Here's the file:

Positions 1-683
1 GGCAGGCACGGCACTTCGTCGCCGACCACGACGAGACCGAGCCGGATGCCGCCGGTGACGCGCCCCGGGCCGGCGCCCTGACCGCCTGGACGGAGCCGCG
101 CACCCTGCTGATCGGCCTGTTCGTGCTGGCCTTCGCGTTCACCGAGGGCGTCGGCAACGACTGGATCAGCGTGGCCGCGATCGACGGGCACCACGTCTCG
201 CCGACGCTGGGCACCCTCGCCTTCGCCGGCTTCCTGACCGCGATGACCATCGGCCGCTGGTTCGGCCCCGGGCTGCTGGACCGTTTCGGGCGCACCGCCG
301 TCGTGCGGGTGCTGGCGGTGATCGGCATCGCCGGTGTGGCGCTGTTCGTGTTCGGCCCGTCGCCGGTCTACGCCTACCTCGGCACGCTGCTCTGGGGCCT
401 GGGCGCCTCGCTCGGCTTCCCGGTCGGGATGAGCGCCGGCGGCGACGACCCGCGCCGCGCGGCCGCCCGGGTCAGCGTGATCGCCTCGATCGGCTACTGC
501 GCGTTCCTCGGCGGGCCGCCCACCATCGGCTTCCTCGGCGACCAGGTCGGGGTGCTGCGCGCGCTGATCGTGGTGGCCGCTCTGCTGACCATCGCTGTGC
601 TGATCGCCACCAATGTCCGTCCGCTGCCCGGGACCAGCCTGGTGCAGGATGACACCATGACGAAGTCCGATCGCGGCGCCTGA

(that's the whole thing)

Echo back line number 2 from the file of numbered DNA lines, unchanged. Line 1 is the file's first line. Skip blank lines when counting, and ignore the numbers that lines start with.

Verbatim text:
1 GGCAGGCACGGCACTTCGTCGCCGACCACGACGAGACCGAGCCGGATGCCGCCGGTGACGCGCCCCGGGCCGGCGCCCTGACCGCCTGGACGGAGCCGCG